How to compost indoors

Indoor composting is a great way to get rid of some of your kitchen waste. It’s an excellent alternative to outdoor composting for those without a garden or for anyone who simply doesn’t need enough compost to justify maintaining a sizeable outdoor compost heap.

Although indoor composting is relatively easy, once you know how to do it, getting started can seem overwhelming. We have compiled a number of indoor composting tips to help you from getting started to troubleshooting problems with your compost.

What to put in your indoor compost bin

Before you begin, it is a good idea to know what you can and cannot put in your compost bin. The items you put in a composter fall into two categories: green and brown matter. In addition, there are some types of kitchen waste that are not suitable for composting.

Green substance

Green matter is food and garden waste. It might not be all green, but it should be vegetable. Green matter includes fruit and vegetable peels and scraps (excluding citrus fruits), coffee grounds, tea leaves, healthy plants, and cooked or uncooked grains, including bread (but only in moderation).

Brown matter

Brown matter is a high carbon material that is also essential for making compost. This includes cardboard, newspaper, paper towels, coffee filters, dry leaves, sawdust, pet fur, and human hair.

What not to put in your compost bin

Never put meat or dairy products in your compost bin, as they may smell bad and attract rodents into your home. Also, avoid composting fats and oils as they will go rancid.

How to compost indoors

Follow these simple steps to start composting indoors. You don’t need a lot, but you should have everything in hand before you start.

Find your compost bin

First of all, you will need a container for composting. Small households of one or two can get by with a 5 gallon container, but larger households and households with lots of kitchen and garden waste to compost should look for a 10 liter container. to 20 gallon containers.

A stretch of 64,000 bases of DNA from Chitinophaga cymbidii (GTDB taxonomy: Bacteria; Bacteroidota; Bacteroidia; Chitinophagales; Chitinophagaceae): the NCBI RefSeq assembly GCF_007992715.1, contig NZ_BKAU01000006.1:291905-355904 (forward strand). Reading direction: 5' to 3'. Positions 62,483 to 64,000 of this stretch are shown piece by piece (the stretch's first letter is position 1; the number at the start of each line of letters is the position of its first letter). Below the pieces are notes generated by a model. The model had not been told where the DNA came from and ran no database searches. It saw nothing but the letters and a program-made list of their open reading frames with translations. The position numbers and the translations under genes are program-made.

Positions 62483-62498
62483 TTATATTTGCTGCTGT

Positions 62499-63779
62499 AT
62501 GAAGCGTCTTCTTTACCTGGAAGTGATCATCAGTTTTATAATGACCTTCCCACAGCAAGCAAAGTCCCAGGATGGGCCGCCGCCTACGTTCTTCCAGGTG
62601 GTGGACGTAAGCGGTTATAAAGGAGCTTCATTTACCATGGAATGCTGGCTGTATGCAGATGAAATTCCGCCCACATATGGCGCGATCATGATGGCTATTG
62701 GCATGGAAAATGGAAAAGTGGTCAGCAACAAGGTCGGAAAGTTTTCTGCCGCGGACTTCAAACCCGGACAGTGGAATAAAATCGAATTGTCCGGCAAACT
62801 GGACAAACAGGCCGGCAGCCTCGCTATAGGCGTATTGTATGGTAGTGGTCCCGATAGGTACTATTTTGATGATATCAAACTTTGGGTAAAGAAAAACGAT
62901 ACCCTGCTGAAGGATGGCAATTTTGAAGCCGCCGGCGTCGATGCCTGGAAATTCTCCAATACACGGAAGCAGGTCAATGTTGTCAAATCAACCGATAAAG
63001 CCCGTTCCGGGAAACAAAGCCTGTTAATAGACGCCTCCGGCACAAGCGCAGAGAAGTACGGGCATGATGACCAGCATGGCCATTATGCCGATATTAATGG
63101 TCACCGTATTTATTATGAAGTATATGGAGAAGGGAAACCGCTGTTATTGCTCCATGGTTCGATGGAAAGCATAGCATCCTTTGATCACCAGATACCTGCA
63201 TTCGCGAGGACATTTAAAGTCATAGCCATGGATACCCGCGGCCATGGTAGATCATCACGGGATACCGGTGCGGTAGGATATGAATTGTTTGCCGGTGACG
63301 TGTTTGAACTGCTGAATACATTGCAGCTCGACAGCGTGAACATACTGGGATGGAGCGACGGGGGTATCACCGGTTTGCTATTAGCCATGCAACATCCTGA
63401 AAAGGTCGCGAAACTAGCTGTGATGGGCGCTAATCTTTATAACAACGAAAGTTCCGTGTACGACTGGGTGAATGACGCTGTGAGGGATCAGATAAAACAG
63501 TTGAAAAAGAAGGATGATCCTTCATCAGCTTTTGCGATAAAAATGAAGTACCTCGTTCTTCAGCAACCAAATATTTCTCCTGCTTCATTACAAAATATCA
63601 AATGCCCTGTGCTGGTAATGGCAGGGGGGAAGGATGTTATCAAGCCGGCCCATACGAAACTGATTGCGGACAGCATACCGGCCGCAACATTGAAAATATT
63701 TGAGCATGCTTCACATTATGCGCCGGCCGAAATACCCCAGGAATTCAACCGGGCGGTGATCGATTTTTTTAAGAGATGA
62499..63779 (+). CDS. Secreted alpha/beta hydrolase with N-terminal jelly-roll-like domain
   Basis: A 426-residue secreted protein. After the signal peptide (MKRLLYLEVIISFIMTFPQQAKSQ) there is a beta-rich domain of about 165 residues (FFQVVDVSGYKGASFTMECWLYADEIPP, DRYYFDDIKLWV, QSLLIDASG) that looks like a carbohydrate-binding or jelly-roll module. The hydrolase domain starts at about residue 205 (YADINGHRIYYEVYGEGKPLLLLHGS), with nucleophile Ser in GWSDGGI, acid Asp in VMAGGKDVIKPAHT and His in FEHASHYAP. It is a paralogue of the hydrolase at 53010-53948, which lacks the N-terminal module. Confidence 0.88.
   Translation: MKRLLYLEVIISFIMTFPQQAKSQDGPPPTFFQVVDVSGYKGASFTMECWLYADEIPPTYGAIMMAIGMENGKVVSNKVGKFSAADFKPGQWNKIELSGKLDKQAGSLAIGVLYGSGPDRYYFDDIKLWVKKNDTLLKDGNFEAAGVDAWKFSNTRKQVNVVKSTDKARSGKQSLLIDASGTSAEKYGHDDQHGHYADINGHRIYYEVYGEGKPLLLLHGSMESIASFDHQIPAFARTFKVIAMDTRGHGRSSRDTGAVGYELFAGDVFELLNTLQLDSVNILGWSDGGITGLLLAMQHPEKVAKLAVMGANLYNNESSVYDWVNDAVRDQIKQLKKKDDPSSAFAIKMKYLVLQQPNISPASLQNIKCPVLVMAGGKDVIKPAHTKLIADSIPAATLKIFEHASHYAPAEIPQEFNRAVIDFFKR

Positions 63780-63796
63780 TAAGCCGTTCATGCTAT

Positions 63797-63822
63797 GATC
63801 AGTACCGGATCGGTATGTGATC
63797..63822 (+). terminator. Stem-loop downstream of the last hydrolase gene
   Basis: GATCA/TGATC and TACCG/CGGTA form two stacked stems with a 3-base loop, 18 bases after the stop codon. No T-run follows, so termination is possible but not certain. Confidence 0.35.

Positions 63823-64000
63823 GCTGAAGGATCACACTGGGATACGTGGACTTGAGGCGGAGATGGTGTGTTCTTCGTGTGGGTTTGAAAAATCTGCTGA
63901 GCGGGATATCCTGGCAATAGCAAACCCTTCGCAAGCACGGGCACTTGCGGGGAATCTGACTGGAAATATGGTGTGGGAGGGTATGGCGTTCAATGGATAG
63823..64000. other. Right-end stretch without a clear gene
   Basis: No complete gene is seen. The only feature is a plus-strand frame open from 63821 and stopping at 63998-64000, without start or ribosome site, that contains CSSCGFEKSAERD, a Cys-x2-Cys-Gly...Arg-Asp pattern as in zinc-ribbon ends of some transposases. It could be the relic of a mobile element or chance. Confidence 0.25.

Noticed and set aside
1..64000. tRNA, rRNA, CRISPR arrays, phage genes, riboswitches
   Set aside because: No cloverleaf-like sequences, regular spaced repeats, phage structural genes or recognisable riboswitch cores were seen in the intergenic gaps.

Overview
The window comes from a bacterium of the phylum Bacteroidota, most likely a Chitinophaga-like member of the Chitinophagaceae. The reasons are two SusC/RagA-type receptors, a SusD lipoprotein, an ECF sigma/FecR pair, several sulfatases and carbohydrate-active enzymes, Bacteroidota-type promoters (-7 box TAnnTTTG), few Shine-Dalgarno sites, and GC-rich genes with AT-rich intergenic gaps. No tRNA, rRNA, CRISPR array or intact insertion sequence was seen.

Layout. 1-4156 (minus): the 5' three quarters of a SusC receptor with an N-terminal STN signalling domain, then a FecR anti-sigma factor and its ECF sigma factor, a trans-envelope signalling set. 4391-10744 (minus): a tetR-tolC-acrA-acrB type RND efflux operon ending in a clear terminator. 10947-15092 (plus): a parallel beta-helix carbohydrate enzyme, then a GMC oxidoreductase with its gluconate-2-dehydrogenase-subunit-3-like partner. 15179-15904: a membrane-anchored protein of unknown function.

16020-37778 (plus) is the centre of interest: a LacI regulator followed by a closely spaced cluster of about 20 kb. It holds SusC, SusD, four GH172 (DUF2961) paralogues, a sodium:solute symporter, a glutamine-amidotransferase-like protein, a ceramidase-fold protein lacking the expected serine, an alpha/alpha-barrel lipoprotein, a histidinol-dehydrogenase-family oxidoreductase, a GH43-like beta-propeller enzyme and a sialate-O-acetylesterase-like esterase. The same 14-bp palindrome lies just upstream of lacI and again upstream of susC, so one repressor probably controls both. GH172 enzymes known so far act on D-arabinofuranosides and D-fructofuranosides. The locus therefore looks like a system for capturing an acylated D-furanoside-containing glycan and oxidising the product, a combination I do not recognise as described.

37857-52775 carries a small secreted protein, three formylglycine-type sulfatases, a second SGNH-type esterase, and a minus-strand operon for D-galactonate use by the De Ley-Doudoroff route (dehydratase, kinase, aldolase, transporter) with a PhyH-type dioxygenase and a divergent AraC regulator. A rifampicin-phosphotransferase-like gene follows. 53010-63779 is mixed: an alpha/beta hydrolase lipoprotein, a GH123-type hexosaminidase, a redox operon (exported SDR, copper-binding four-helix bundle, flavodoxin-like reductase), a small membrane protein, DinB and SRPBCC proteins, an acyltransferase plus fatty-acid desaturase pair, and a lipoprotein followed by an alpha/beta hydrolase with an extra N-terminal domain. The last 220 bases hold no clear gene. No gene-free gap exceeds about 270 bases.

The simplest option is to buy a special composter. However, if you can’t find a suitable option, you can buy a large container with a lid and drill some holes at the top for ventilation.

Start with brown matter

Start by filling your composter about three-quarters full with wetted brown matter (the level will decrease as it starts compacting and composting, so you have room to add more green matter). Check out the brown substance section above to get your own idea of ​​what to use. All pieces of cardboard should be shredded, although you can simply ball up sheets of paper or paper towels.

Add soil

Sprinkle a cup of soil on your brown substance. Experts disagree – some say the soil contains bacteria that start the composting process, while others believe adding soil is not necessary. Ultimately, the soil cannot harm your compost. Just make sure it’s not too wet. If you think your compost is too wet, add absorbent dry matter like sawdust, paper, or cardboard.

Common concerns about indoor composting

My compost is moldy

Mold is perfectly normal in a compost heap. So don’t be alarmed if you see mold. However, you can make sure it isn’t overly wet.

Some substances don’t compose

If you find that some kitchen or garden waste is not breaking, your compost heap may be too dry or lacking in ventilation. To improve ventilation, rotate your compost regularly. To make it less dry, just add some water.

My compost smells like ammonia

This is a sign that your compost does not contain enough carbon. It’s a simple solution – just add more brown substance, like dried leaves or paper.

My compost smells like vinegar or rotten eggs

A vinegar or sulphurous rotten egg smell usually means the pile is either too wet, too compacted, or not adequately ventilated. Rotate the compost to improve aeration and decrease compaction, and add brown matter if it appears too wet.

What to Buy for Indoor Composting

SCD Probiotics All Seasons Indoor Composter

This compact 5 gallon compost bin is perfect for small households without a lot of kitchen waste. It’s easy to use and comes with a probiotic compost accelerator.

Where to buy: Sold by Amazon

FCMP Outdoor Rolling Composter made of plastic in half size

FCMP Outdoor Rolling Composter made of plastic in half size

Although this composter is technically designed for outdoor use, it is compact enough for most kitchens. The 19 gallon capacity is ideal for larger households and those serious about composting.

Where to buy: Sold by Home Depot and Amazon

Ames Ergo Gel Grip hand trowel planter

Ames Ergo Gel Grip hand trowel planter

This handy little trowel is useful for burying new belts and turning your compost. The gel handle makes it convenient to use

Where to buy: Sold by Home Depot and Amazon

Lauren Corona is a writer for BestReviews. BestReviews is a product review company with a unique mission: to help you simplify your purchasing decisions and save you time and money.

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